F. Wesley: Certainly the bulk of my work in the last decade has gone into the Pathfinder RPG, specifically defining and expanding the Pathfinder world. As Editor-in-Chief at Paizo, I oversee our editing and development departments, the two amazing teams most responsible for the stories and world building that come out of the Pathfinder setting. Before that, though, I was an editor in Dragon magazine, the official Dungeons & Dragons magazine, and wrote several adventures and accessories for that game. But over the years I’ve been fortunate enough to work with a lot of incredible companies. Just recently, the folks as Green Ronin Publishing were kind enough to let me contribute something moody to their new version of the Blue Rose romantic fantasy RPG, while the team at Pelgrane Press kindly enlisted me to write monsters for their audacious new Dracula Dossier project. Getting to flit between worlds and projects is fun, but also keeps things fresh—there’s few things worse than writing in a rut.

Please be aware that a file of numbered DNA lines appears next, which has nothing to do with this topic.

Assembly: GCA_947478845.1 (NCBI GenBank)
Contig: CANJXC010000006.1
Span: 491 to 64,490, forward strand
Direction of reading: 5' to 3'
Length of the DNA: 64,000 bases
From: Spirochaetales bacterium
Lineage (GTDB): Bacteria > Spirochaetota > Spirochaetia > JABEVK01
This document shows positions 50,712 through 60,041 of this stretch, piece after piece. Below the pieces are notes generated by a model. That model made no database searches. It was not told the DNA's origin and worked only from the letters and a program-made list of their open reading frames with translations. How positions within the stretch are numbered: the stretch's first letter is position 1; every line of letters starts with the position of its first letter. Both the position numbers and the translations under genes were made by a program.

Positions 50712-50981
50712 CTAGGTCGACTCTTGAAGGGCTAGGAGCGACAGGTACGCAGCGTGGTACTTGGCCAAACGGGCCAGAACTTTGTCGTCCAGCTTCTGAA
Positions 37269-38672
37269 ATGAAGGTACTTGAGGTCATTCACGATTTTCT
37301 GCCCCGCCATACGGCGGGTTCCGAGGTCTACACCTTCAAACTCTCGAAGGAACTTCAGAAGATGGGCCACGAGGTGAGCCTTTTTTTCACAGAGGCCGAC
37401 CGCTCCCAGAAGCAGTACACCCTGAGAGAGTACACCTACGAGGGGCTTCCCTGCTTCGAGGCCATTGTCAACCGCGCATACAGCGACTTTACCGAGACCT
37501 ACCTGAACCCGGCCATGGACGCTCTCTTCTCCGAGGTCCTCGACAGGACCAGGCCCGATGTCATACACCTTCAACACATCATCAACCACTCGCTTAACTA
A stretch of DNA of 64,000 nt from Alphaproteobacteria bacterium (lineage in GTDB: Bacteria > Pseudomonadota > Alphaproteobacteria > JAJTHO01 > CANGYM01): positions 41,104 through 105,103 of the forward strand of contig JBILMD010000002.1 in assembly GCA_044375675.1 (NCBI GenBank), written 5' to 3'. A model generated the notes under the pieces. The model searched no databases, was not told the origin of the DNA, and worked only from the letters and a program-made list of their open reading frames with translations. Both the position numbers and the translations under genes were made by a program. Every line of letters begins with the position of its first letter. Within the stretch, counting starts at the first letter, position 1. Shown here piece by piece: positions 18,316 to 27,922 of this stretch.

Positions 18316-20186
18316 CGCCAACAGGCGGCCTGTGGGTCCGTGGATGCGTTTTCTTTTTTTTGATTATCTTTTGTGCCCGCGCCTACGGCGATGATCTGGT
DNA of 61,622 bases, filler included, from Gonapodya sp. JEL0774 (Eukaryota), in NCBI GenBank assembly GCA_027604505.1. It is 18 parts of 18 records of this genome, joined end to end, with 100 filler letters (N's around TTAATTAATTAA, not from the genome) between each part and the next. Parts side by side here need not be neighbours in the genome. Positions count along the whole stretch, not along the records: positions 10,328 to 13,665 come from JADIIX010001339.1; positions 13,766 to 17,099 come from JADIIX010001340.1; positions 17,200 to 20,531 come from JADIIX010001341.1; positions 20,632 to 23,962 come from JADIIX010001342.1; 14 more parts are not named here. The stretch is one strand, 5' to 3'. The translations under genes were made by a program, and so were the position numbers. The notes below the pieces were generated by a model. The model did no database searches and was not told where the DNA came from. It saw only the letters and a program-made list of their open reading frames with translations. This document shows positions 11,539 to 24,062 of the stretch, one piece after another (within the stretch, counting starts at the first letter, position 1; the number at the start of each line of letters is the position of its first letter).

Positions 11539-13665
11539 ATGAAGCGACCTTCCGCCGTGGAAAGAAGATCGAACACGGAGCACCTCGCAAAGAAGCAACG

But creepiness is the recurring theme there. I really enjoy moody horror stories, movies, and games, and clearly that interest colors any work I do off the clock. While helping to build the Pathfinder world is a fantastic day job, it’s still hard work that often has more to do with deadlines than dragons. That’s a big part of why I freelance as much as I do and why I so covetously defend my personal writing time. At work, I’m part of a team and as a group the Paizo team does some amazing stuff. With my own writing, though, I get to pick and choose what interests me and write it however I want. I love that I’m in a place where the dark fantasy elements I enjoy so often overlap with the world I helped create. But bouncing around helps any one project from getting stale, and sometimes wild ideas that won’t work for one thing feed into the next.

Erin: What is your favorite part of your own SCHNEIDER world? What is your favorite part about the Pathfinder world?